Apple wants to improve the repairability of its products. From the coming year, customers should therefore have easier access to selected original parts and work on the iPhone and MacBook themselves. You can find out more about that and what else happened this week in this episode of the GIGA Headlines.
iPhone and MacBook: Apple wants to make private repairs possible
Completely surprising, Apple announced that from the beginning of 2022 owners of iPhone 12 and 13 should be able to carry out repairs on their purchased devices independently.
In addition, Apple wants to Original parts also repair instructions and tools provide. M1 Macs are to follow in this repair campaign.
The program will initially start in the United States, where the right-to-repair movement has also gained massive momentum in recent years and there is even strong support for repair options among Apple stockholders. It will then also be rolled out to other markets in the course of the year.
We are excited to see which parts, especially for MacBooks, will be available.
Pixel 6: Google on the confessional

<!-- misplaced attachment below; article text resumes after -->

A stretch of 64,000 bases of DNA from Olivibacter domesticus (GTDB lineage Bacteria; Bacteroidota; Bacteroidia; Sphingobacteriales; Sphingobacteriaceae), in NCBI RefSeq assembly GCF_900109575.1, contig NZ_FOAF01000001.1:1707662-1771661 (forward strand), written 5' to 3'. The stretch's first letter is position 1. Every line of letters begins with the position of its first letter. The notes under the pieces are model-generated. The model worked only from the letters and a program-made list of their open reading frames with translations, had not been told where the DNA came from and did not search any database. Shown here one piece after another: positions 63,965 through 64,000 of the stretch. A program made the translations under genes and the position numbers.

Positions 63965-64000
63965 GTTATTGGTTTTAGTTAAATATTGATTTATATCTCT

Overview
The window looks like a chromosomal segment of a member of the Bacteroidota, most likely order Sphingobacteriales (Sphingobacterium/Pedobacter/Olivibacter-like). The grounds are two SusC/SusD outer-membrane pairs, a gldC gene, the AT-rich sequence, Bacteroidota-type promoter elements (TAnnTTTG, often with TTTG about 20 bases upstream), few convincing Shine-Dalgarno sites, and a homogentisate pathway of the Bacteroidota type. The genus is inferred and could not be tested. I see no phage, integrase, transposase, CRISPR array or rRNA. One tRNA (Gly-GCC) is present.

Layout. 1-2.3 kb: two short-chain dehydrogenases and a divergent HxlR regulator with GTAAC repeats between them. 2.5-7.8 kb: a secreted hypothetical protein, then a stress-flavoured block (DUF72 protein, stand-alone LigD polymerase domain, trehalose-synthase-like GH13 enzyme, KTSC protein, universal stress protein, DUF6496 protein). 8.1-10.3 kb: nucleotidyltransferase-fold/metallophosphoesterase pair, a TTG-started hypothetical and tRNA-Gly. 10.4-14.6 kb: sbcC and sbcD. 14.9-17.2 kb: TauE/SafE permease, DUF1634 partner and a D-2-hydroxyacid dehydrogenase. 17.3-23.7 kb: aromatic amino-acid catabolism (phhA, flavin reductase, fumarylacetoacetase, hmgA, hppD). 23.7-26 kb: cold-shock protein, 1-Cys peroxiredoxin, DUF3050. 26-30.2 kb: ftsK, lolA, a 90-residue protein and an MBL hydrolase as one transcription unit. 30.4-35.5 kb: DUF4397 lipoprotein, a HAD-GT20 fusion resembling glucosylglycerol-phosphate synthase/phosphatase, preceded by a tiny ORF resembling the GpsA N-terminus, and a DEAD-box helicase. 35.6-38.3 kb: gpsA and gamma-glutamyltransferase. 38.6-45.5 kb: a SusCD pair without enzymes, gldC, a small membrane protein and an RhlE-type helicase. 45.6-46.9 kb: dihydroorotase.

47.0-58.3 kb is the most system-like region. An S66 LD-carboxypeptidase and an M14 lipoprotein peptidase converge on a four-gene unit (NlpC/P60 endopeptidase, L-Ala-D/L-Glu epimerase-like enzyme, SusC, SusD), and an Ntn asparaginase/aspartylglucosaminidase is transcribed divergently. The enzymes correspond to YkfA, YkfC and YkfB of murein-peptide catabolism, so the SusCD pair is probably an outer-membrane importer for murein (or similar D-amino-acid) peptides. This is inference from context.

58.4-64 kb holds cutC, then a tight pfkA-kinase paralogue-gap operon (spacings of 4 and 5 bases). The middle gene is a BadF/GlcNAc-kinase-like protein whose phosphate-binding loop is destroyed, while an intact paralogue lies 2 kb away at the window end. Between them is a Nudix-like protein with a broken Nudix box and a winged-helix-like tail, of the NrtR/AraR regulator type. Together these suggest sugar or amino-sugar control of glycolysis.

Google had to admit this week: As good as stated, the Pixel 6 does not charge at all. Instead of 30 watts of fast charging, the Pixel 6 only has 21 watts, the Pro 23 watts.
After all: The 30 minutes – to charge the battery to 50 percent – are adhered to, but then the charging power collapses massively, so you can wait another hour and a half for full charge.
Xbox: 70 more classics playable on new hardware
Microsoft patched over 70 other original Xbox and Xbox 360 games this week with “Backwards Compatible” patches. Including Ridge Racer 6, TimeSplitters 2 and the Max Payne trilogy. So: Just put the old Xbox or 360 disc in the drive, download the patch and get started.
In the same breath said Xbox boss Phil Spencer in a message to Axiosthat he would like the industry to have more ways of “legal emulation” where modern hardware could be made to simply play the old titles.
Black Friday: Every second strikes
Black Friday is imminent. Do you plan to spend money on one or the other offer? According to a Statista survey, at least half of Germans say that. 37 percent hope for a deal in an online shop and a further 11 percent for an offer in brick-and-mortar stores.